Epoch J2000.0 Equinox J2000.0
|Right ascension||11h 22m 05.290s|
|Declination||–24° 46′ 39.76″|
|Apparent magnitude (V)||9.11|
|B−V color index||1.17/1.37/1.41|
|Variable type||T Tauri|
|Radial velocity (Rv)||9.25 km/s|
|Proper motion (μ)||RA: –85.40 ± 1.73 mas/yr
Dec.: –33.10 ± 2.12 mas/yr
|Parallax (π)||22.27 ± 2.31 mas|
|Distance||approx. 150 ly
(approx. 45 pc)
|Absolute magnitude (MV)||6.06/6.79/8.5|
|Age||7 ± 5 Myr|
HD 98800, also catalogued as TV Crateris (TV Crt), is a quadruple star system approximately 150 light-years away in the constellation of Crater (the cup). The system is located within the TW Hydrae association. The system consists of "HD 98800 A" and "HD 98800 B" each of which contains two stars.
The system consists of four T Tauri stars that are located within the TW Hydrae association. Within the system, there are two separate systems of binary stars. Each system (separately catalogued as "HD 98800 A" and "HD 98800B") consists of two stars. Although the four stars are gravitationally bound, the distance separating the two binary pairs is about 50 astronomical units (somewhat more than the average distance between the Sun and Pluto). Not much is known about each individual star, except that they are basically Solar twin stars.
An infrared excess indicative of a debris disk was first discovered by IRAS. Further observations of the system have been made using Keck and the Spitzer Space Telescope. The disk consists of two separate belts. The inner ring extends from a distance of 1.5 to 2 astronomical units from the barycenter of the central binary. The outer ring begins at approximately 5.9 astronomical units from the central binary, and extends out an undetermined distance. The gap between the two rings is ~3 astronomical units. The inner ring is thin, while the inner portion of the outer ring is dense.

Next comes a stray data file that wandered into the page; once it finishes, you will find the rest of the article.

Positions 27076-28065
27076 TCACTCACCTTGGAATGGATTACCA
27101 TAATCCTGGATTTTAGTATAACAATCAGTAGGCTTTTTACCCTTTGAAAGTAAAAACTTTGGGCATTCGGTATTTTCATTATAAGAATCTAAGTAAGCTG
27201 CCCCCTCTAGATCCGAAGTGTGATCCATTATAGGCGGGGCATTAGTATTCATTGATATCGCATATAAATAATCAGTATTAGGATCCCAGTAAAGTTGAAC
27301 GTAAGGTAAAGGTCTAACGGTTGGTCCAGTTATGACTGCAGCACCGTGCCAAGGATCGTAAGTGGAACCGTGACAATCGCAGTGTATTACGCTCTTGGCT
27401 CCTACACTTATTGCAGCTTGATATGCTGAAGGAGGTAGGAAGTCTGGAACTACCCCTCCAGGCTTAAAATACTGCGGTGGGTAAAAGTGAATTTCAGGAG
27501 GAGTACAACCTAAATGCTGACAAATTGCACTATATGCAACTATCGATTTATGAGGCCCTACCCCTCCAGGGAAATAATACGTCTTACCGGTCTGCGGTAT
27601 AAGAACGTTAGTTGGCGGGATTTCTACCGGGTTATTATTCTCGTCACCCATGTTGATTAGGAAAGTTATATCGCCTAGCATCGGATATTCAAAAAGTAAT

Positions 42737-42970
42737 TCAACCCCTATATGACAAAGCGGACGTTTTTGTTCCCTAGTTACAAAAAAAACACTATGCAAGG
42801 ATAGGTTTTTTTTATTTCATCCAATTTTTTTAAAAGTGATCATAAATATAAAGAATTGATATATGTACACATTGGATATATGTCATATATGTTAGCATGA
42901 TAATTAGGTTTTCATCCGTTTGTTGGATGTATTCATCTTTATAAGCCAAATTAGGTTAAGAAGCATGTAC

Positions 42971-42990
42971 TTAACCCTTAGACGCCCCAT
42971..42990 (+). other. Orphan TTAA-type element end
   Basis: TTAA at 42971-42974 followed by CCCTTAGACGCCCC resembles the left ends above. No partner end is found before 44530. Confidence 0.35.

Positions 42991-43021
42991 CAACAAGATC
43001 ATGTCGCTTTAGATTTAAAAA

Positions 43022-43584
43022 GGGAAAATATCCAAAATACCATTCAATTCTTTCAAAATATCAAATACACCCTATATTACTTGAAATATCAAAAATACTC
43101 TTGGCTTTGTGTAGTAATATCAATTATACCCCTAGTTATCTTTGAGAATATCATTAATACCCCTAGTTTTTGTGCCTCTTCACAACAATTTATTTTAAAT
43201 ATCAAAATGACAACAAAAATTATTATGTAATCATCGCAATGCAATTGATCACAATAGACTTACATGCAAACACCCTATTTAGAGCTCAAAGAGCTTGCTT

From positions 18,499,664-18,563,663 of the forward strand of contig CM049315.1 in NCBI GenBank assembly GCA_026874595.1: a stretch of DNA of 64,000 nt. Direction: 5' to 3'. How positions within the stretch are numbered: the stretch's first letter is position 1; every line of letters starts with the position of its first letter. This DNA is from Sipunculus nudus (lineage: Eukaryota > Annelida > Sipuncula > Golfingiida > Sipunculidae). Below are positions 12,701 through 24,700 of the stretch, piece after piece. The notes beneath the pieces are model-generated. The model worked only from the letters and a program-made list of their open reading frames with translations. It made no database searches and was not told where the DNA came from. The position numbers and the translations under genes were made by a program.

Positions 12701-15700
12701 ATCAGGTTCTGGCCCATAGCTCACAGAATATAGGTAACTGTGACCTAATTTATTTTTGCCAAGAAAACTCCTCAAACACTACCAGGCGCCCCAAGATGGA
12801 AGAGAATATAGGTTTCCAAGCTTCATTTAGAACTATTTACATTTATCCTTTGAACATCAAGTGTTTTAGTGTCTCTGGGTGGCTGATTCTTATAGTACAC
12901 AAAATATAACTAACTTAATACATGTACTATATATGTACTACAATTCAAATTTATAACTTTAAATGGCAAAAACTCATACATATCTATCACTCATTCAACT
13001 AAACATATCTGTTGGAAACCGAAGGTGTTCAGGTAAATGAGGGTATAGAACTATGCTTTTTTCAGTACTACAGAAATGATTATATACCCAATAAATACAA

Dr. Elise Furlan, leader of the Spitzer team that imaged this disk, concludes that the dust generated from the collision of rocky objects in the outer belt should eventually migrate toward the inner disk. But because the system is a double binary system, the dust particles do not evenly fill out the inner disk as expected.
Debris disks are thought to constitute a phase in planetary formation. Because of the gap within the debris disk, the possibility of a planet within the system becomes even more likely. The detected gap could be caused by a unique gravitational relationship between the disk and a possible planet already begun to form, carving out a clear space in the disk. However, the gap could also be gravitational resonance effects of the four stars.
- van Leeuwen, F. (2007). "Validation of the new Hipparcos reduction". Astronomy and Astrophysics 474 (2): 653–664. arXiv:0708.1752. Bibcode:2007A&A...474..653V. doi:10.1051/0004-6361:20078357.Vizier catalog entry
- Walker and Wolstencroft (1988). "Cool circumstellar matter around nearby main-sequence stars". Publications of the Astronomical Society of the Pacific 100: 1509–1521. Bibcode:1988PASP..100.1509W. doi:10.1086/132357.
- Koerner; Jensen, E. L. N.; Cruz, K. L.; Guild, T. B.; Gultekin, K. (2000). "A Single Circumbinary Disk in the HD 98800 Quadruple System". The Astrophysical Journal 533 (1): L37–L40. arXiv:astro-ph/0002227. Bibcode:2000ApJ...533L..37K. doi:10.1086/312593.
- Furlan, E. et al. (2007). "HD 98800: A 10 Myr Old Transition Disk". The Astrophysical Journal 664 (2): 1176–1184. arXiv:0705.0380. Bibcode:2007ApJ...664.1176F. doi:10.1086/519301.
- "HD 98800". Jumk.de. Retrieved 2008-06-20.
- Vu, Linda (2007-07-24). "Planets with Four Parents? Spitzer Finds Evidence for Strange Stellar Family". NASA. Spitzer Space Telescope. Retrieved 2010-06-18.